Morning Sun: Interviews with Chinese Writers of the Lost Generation

Morning Sun: Interviews with Chinese Writers of the Lost Generation

Morning Sun: Interviews with Chinese Writers of the Lost Generation

Morning Sun: Interviews with Chinese Writers of the Lost Generation

Synopsis

This is a collection of interviews with 26 writers of China's "zhiqing" generation, relatively young artists who participated in the Cultural Revolution as teen-age Red Guards, suffered through the subsequent rustication of intellectual youth, and eventually returned to relatively normal lives, but always with a tragic hiatus haunting their formative years. While one goal of Professor Leung is to introduce to the West an important group of writers little-known outside China, she also aims to succeed, through the interviews, in providing a special perspective on the devastating political history of China since the 1970s years through the eyes of its keenest observers and in offering a perspective on the social, political and cultural milieu of the period.

Excerpt

"In this book, so ironically titled, Dr. Leung presents carefully instrumented interviews with twenty-six writers of the so-called zhiqing generation of rusticated youth--ex-Red Guards who spent years at military farms, remote villages, or other places far away from home. The book gives an emotional picture of a generation which has moved from Maoist frenzy toward disillusion and cynicism, feeling abandoned and deceived by a morally deteriorating party and the unattainable ideals of Chinese communism.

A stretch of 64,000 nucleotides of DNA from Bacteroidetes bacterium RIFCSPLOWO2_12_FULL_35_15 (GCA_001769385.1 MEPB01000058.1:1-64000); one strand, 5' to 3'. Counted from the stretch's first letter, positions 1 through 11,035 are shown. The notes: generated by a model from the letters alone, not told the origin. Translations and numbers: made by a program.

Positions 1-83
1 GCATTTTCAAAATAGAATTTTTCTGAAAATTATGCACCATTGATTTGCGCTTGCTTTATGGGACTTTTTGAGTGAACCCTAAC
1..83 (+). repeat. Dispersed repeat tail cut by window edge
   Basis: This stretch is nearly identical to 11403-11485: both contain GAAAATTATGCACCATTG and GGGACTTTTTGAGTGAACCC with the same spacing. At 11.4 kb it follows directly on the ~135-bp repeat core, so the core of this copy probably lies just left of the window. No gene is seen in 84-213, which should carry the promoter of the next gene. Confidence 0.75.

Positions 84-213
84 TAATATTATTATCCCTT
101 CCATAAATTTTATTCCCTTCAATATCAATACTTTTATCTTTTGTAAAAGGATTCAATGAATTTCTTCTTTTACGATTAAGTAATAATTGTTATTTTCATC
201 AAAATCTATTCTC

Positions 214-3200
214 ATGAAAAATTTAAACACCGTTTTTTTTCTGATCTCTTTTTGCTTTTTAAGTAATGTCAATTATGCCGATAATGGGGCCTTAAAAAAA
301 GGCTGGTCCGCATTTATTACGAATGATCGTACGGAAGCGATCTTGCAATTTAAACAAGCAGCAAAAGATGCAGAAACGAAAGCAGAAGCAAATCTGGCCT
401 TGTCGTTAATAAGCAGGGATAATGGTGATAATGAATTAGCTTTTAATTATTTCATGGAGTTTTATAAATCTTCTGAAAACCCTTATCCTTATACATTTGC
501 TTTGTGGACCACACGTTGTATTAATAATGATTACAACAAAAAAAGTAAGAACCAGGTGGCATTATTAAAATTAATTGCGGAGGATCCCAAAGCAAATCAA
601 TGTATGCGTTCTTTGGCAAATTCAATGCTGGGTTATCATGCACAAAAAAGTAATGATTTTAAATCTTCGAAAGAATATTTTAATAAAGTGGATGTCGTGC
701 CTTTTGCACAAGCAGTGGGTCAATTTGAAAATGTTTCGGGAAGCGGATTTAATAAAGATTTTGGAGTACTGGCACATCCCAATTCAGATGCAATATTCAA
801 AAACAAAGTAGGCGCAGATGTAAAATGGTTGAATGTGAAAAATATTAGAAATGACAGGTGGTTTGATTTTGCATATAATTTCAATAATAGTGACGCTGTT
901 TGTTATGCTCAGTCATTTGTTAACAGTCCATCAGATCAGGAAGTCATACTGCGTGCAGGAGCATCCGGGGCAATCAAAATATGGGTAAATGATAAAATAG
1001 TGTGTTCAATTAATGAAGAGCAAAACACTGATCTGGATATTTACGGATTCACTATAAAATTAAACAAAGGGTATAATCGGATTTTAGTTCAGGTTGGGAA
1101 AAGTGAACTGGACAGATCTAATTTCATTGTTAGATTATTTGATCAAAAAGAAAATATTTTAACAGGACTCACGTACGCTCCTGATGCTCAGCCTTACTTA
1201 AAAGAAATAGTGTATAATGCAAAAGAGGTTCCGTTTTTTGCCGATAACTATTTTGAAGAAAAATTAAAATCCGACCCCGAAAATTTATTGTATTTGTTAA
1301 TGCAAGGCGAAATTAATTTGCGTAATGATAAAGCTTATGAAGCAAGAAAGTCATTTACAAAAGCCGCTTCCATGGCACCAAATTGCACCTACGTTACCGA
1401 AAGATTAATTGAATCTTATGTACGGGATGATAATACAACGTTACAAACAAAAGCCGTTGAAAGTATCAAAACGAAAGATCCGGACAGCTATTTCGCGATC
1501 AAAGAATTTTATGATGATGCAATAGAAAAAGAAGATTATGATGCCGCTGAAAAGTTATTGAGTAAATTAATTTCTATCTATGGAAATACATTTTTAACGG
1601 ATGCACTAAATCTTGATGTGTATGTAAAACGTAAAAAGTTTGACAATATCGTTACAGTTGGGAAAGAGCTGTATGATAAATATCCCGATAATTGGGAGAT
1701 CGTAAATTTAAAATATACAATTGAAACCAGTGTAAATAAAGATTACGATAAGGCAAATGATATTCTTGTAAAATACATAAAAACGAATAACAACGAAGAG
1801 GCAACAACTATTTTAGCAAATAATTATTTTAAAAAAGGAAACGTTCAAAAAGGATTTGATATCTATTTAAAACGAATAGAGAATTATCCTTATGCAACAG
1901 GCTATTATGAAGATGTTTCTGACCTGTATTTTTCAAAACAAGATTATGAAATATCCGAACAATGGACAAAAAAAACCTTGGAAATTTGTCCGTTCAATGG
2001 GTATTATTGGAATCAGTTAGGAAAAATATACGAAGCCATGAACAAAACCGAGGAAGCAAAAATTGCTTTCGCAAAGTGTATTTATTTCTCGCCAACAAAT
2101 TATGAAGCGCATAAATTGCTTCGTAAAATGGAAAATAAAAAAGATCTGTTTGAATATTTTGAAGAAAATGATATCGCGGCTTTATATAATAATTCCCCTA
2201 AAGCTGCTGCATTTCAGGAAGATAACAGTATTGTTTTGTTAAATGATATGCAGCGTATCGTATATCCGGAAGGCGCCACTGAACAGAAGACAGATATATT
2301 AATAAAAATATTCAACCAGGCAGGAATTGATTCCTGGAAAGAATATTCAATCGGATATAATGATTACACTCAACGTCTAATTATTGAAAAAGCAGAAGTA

"Readers interested in both Chinese society and literature are sure to find a rich field of fresh insights, blunt judgments, original conclusions--and much despair with the development of modern Chinese society and its prospects for the first decades of the next century. . . .

"Basically, Chinese literature and culture remain in crisis as Wang Anyi here insists. China has had enough of its propagandists; it lacks historians and clear-minded thinkers. The writers condemn the development of Chinese society in the last years. Chen Naishan, daughter of a prominent Shanghai banker, known through her portrayals of the tragedies of Chinese upper-class life, deplores that the Chinese have lost their sense of values, young people being too 'practical' and lacking basic morality. Deng Gang feels ashamed of himself and of the Chinese people: How could a nation with such an ancient culture be warped and fooled to such a deplorable extent during the Cultural Revolution?"

-- Helmut Martin, Ruhr University . . .

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